An Edward Todd hallmark on a cigar piercer illustrates one of the problems I faced in writing American Writing Instrument Trademarks 1870-1953.  If I didn’t limit the scope of the book to those trademarks which were filed specifically with respect to writing instrument, there wasn’t any way to limit the scope to marks relevant to our field.  I didn’t want to fill the book with  jewelers’ trademarks on the off chance that a jeweler might have stamped his name on a pen or a pencil.  The example I discuss in the book of a mark which wasn’t listed is Eisenstadt’s trademark within a carpenter’s square, filed under a wide variety of items – but not pens or pencils

Edward Todd’s distinctive hallmark is another such exanple.  There are six Edward Todd trademarks in the book, none of which covers this mark.  Finding that needle in a haystack would send me back to the patent indices, searching first for marks registered by Edward Todd, the individual, and if that didn’t work, under every category of goods the company made.

The exercise may well prove to be a wild goose chase, if Edward Todd never sought Federal protection for his hallmark.  And I think that might be the case.

The Appendix to American Writing Instrument Trademarks 1870-1953 includes the writing instrument-related sections of Trade-marks of the Jewelry and Kindred Trades, published in several editions.  The Edward Todd mark is not shown in that section, so it isn’t in the book – however, I did find Edward Todd’s hallmark in the section for “sterling silver”:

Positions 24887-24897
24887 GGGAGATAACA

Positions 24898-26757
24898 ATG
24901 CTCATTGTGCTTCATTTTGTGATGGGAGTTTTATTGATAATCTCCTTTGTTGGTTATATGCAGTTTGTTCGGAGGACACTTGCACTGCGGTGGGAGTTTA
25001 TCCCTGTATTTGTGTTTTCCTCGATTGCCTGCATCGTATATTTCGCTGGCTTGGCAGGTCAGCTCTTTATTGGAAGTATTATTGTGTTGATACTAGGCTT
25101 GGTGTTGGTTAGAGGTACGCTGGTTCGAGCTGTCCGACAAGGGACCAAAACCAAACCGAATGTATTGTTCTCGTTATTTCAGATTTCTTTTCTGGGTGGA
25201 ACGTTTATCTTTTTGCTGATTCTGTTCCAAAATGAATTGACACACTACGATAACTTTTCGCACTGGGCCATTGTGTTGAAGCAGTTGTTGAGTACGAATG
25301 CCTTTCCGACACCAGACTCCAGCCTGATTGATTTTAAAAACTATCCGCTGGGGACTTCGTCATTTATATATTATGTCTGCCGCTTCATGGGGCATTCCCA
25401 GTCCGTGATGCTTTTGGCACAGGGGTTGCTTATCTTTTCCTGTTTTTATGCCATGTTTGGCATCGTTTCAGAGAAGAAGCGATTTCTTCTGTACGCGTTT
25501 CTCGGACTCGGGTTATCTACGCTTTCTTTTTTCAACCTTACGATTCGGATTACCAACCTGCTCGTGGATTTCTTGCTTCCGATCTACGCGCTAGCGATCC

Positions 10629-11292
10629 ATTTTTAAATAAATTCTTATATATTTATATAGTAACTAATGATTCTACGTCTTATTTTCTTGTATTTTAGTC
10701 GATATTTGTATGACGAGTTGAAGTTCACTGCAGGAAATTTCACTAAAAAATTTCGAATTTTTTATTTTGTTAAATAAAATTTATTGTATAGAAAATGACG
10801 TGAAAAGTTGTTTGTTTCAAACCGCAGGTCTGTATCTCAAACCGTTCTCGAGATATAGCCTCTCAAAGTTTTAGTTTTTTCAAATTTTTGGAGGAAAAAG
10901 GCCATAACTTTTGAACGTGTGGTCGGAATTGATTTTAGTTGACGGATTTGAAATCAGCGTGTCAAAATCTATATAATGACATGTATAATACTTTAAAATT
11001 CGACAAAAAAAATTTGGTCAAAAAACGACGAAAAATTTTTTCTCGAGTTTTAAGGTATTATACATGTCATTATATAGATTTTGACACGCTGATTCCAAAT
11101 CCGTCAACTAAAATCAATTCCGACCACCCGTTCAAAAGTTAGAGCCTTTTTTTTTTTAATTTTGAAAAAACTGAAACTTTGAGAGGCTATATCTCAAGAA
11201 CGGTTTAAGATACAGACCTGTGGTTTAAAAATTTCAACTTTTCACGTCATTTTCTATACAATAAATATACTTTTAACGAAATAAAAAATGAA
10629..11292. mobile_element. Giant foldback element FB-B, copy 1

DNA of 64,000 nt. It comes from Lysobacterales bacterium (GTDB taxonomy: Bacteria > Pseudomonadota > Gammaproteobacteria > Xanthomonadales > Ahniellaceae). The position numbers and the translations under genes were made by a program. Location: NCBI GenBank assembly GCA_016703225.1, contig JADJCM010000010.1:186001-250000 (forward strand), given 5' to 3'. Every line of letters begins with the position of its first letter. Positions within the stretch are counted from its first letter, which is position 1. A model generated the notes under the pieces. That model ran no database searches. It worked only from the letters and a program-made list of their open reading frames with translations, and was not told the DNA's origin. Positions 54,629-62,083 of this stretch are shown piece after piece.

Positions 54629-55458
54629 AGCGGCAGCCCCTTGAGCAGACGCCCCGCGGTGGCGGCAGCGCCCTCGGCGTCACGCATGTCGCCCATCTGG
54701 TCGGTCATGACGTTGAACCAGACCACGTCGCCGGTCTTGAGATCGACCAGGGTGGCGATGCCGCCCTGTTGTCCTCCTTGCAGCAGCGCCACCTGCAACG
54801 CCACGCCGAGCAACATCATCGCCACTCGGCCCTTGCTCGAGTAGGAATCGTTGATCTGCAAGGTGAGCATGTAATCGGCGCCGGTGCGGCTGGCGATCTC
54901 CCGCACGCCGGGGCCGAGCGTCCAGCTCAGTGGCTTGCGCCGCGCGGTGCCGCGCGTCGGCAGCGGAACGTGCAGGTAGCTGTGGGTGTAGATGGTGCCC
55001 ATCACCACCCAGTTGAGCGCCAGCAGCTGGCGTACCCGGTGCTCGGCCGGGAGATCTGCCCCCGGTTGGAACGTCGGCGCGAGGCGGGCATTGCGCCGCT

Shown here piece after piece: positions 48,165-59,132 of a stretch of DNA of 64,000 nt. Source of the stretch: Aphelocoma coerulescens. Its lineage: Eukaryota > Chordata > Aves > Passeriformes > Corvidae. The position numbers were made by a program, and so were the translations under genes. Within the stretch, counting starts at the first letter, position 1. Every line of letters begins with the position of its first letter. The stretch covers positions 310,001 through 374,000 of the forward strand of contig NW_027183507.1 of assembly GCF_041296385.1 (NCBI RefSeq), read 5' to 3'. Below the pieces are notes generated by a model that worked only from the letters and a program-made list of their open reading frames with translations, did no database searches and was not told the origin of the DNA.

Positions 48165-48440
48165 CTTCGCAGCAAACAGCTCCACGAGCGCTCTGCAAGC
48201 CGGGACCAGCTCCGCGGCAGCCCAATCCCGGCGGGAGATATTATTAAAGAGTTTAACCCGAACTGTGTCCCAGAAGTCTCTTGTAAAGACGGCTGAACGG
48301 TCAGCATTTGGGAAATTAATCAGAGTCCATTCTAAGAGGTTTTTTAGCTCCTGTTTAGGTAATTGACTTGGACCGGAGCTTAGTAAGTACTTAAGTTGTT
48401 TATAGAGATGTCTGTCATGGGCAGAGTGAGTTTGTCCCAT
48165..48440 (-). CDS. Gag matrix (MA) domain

Note that the entry beneath the Todd mark for A.F. Towle & Son Co. Has an asterisk before it.  The legend for entries in Trade-Marks of the Jewelry and Kindred Trades indicates that an asterisk denotes those marks which were registered under the Federal system.  If that’s true, then no registration was filed for Edward Todd.

I learned in the course of researching my book that Trade-Marks of the Jewelry and Kindred Trades wasn’t always accurate in this respect, but it’s a fair indicator that the odds are against finding a mark if I plunged myself down that particular rabbit hole looking for one.

Wednesday, September 13, 2017

Two's a Coincidence . . .

I was never quite sure what to make of pencils like these:

From the looks of this slider pencil, it’s American and it dates to the 1840s.  It’s nearly a dead ringer for pencils made by Rauch during that same time frame.  The name, though, tells a differnet stroy:

It looks like “HENRV,” but I think that’s “Henry.”  I was so sure that this was made in the New York area that I’ve scoured New York City directories from the 1830s and 1840s for someone by the last name of Henry.  No luck.

There is a “Henry” of some pencil fame – Henry David Thoreau, author of Walden, dabbled in the wood pencil business.  The time is right and the location in the northeastern United States is also right, but I doubt that Thoreau would have his first name stamped on pencils – let alone that he would have anything to do with the mechanical sort.

When I called Joe Nemecek to see what he knew, great minds were thinking alike.   Joe was watching a pair of Henry pencils just like this one – one a little bigger, and one a little smaller – in an online auction, so we went in on the pair and I”ve brought one home.

Janet says two’s a coincidence, but three’s a collection . . . I guess between the two of us, Joe and I have a collection of these.

Tuesday, September 12, 2017

An Odd Name For This Sort of Thing

This one came my way online a year or so ago:

The name on the clip is “Bonded.”